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Pioneering Alberta’s Lithium Industry


E3 Lithium’s Chris Doornbos | Photo by Riverwood Photography

It’s tempting to chalk business success up to being in the right place at the right time. To hold the notion that a little (or a lot of) luck can make all the difference. Though luck is undoubtedly always involved to some degree, great success befalls to the business that has positioned itself and is nimble enough to take advantage of lucks opportunities. Put another way: everyone experiences a bit of luck, it’s what you do with it that matters.  


For E3 Lithium, it’s that perfect combination of entrepreneurial vision, focused perseverance, attention to opportunity and – yes – luck, that has resulted in the promising position the company finds itself in today.  


“We’re doing really good,” confirms president and CEO Chris Doornbos. “In the past couple of years, the company’s grown from a team of five people developing an R&D project, to developing a new technology and working with new resources, to a team of 30 people today and growing. We’ve got an office in Calgary and we’re looking to build a lithium processing plant. The company has solidified itself as a leader in lithium in Alberta and Canada.”  


Formed in 2016, E3 was created to take advantage of an untapped opportunity in Alberta: lithium in underground saline formation water. “We knew there was lithium in these brines in southern Alberta, but no one had really looked at it,” Doornbos explains. “The opportunity was to see how we could develop this into a producing asset, which is something we do in Alberta every day.”  


At that time, very little lithium was produced across the globe, particularly in North America. With the advent and commercialization of the electric vehicle in particular, the demand for lithium has exploded in recent years.  


“Most of the lithium in the world today is produced in mines in the outback of Australia, and then processed in China,” Doornbos says. “China controls close to 80 per cent of all the battery quality lithium products the world makes. So to have a secure supply of a domestic source of lithium for the North American and European supply chain has become increasingly important.”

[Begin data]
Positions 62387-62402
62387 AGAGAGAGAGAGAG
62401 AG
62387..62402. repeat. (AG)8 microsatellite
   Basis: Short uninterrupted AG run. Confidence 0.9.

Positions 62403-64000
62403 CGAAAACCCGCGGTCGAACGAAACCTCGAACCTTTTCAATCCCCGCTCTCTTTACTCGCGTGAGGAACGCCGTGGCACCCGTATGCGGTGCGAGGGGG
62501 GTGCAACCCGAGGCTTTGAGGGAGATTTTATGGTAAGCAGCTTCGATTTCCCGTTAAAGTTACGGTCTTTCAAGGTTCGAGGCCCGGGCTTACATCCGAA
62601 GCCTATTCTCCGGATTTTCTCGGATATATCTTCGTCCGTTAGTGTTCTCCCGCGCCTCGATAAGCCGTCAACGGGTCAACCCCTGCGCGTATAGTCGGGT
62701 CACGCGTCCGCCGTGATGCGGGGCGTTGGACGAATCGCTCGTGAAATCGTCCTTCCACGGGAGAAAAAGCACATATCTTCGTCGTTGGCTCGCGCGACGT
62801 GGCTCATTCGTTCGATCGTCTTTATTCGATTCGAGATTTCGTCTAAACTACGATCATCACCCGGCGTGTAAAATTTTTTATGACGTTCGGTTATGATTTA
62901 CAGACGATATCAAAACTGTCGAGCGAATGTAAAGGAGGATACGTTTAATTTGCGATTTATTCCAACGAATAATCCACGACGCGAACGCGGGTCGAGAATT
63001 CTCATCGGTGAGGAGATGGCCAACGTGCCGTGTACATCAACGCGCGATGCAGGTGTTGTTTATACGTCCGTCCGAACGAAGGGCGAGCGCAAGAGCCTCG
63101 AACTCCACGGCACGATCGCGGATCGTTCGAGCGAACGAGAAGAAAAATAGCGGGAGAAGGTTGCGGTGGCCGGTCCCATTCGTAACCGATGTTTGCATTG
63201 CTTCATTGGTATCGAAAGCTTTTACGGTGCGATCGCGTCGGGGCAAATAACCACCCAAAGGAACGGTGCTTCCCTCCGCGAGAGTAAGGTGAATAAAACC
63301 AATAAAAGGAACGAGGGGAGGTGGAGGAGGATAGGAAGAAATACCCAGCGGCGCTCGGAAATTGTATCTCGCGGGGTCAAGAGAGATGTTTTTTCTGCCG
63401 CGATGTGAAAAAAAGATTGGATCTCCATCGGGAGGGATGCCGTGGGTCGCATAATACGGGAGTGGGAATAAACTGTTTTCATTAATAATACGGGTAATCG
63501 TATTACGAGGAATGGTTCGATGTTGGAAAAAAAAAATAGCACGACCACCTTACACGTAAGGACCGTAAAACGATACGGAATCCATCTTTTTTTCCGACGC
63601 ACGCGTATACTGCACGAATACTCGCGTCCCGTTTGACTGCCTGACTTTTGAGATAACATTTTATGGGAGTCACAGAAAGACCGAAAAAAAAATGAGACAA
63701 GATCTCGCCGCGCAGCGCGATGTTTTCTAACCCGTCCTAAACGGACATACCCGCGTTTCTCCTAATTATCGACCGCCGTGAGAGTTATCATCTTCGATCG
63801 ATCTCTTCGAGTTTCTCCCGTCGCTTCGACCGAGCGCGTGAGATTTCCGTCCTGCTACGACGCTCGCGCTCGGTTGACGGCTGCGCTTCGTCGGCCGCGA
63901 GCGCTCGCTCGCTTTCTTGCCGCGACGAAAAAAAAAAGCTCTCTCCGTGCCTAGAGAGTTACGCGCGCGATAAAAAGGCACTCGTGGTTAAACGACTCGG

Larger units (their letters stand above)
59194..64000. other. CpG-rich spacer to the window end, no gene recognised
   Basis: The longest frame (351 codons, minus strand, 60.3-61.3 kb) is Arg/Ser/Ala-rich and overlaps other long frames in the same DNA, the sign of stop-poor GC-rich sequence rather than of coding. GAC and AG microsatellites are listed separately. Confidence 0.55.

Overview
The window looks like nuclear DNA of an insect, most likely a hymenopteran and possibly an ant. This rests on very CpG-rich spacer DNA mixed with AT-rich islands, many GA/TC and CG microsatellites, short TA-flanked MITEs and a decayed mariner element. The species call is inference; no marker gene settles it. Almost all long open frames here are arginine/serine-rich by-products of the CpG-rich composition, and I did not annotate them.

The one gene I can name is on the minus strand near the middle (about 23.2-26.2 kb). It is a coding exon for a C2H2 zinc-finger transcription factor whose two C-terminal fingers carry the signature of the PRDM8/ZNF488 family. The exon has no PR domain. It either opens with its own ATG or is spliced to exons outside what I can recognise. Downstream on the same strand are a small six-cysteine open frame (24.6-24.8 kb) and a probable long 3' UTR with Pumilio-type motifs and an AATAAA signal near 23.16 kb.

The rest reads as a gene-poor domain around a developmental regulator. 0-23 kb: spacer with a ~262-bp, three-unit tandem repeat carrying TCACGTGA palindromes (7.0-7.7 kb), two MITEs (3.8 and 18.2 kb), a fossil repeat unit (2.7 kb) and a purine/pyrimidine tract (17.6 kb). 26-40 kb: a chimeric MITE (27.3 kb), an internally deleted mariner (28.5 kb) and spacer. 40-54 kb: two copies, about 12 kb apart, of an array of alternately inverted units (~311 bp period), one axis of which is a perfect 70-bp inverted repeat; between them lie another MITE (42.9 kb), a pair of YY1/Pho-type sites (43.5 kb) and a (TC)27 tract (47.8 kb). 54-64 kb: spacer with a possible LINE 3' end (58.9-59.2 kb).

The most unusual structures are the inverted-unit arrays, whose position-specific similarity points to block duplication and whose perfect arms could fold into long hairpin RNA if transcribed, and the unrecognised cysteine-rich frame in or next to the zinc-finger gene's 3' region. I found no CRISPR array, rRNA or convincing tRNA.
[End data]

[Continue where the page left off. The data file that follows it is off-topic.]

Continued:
E3 uses a different and unique source for lithium production. “We pump it out of a well, like oil, but it’s just water,” he explains, “and we use direct extraction technology that allows us to remove the lithium chemically. Then we refine it and produce a battery grade lithium product.”  


The company pumps this briny water from its large landholdings in the Leduc Aquifer (located south of Edmonton and north of Calgary), an expansive ancient reef complex occurring over two kilometres below ground level. Over 4,000 wells have been drilled in E3’s broader project area over a 78-year oil and gas development period.  


“The resource base in just the Bashaw district alone is five times larger than the entire rest of Canada’s resource at that level combined,” Doornbos says. “And that’s just ours. Alberta is, in my opinion, the largest untapped source of lithium on the planet. It can support a lithium industry that will compete globally in terms of total production capabilities.” 


E3 developed its own chemical process – called direct lithium extraction (DLE) – and has tested other similar technologies developed by third parties. “We’ve tested four thirdparty technologies just to cover our bases,” he explains. “We’ve now selected an advanced process that we’ll take commercial, and we’re working through the engineering of that now. We’ve had some pretty big successes on that front.”  


The fact that there are over 4,000 wells drilled in the Leduc from oil and gas exploration on E3’s property means there is a ton of data the company can use. Nevertheless, in 2022 the company drilled two more wells and repurposed an existing oil and gas well from an area in the aquifer where lithium concentration data was lacking. “These confirmed the lithium grades in our production zone, and it was a great production test,” Doornbos says enthusiastically. “It was pretty impactful to allowing us to continue.”